Early antibiotics are fundamental to sepsis management. Second-dose antibiotic delays were associated with increased mortality in a recent study. Study objectives include: 1) determine factors associated with delays in second-dose antibiotic administration; 2) evaluate if delays influence clinical outcomes.
ED-treated adults (≥18 years; n = 1075) with severe sepsis or septic shock receiving ≥2 doses of intravenous antibiotics were assessed, retrospectively, for second-dose antibiotic delays (dose time > 25% of recommended interval). Predictors of delay and impact on outcomes were determined, controlling for MEDS score, 30 mL/kg fluids and antibiotics within three hours of sepsis onset, lactate, and renal failure, among others.
In total, 335 (31.2%) patients had delayed second-dose antibiotics. A total of 1864 second-dose antibiotics were included, with 354 (19.0%) delays identified by interval (delayed/total doses): 6-h (36/67) = 53.7%; 8-h (165/544) = 30.3%; 12-h (114/436) = 26.1%; 24-h (21/190) = 8.2%; 48-h (0/16) = 0%. In-hospital mortality in the timely group was 15.5% (shock-17.6%) and 13.7% in the delayed group (shock-16.9%). Increased odds of delay were observed for ED boarding (OR 2.54, 95% 1.81-3.55), shorter dosing intervals (6/8-h- OR 2.99, 95% CI 1.95-4.57; 12-h- OR 2.46, 95% CI 1.72-3.51), receiving 30 mL/kg fluids by three hours (OR 1.42, 95% CI 1.06-1.90), and renal failure (OR 2.57, 95% CI 1.50-4.39). Delays were not associated with increased mortality (OR 0.87, 95% CI 0.58-1.29) or other outcomes.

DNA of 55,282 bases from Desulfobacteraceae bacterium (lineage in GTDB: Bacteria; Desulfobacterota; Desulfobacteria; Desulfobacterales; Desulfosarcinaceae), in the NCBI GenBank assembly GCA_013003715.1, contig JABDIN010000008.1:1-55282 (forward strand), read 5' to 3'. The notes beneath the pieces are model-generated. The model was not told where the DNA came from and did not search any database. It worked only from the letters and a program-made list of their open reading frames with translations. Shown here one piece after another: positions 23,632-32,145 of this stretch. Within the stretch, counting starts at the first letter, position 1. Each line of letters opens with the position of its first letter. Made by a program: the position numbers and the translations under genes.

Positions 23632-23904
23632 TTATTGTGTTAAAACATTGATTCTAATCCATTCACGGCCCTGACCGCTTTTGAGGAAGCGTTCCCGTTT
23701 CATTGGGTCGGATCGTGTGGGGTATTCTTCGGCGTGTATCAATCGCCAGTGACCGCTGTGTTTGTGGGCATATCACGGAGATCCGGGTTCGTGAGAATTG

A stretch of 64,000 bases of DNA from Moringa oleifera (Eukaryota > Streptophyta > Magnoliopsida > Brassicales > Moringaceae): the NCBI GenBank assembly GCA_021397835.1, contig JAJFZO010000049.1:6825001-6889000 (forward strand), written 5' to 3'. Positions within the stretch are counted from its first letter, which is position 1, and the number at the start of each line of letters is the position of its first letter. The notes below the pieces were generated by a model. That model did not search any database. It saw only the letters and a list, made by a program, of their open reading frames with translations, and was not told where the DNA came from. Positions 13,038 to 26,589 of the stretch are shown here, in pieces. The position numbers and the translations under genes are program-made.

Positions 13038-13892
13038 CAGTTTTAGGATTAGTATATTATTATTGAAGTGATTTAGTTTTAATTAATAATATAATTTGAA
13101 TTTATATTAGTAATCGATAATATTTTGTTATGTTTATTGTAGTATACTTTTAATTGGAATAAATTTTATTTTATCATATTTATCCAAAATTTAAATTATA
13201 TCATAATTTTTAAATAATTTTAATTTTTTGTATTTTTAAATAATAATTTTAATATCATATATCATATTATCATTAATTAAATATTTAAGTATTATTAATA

Factors associated with delayed second-dose antibiotics include ED boarding, antibiotics requiring more frequent dosing, receiving 30 mL/kg fluid, and renal failure. Delays in second-dose administration were not associated with mortality or other outcomes.

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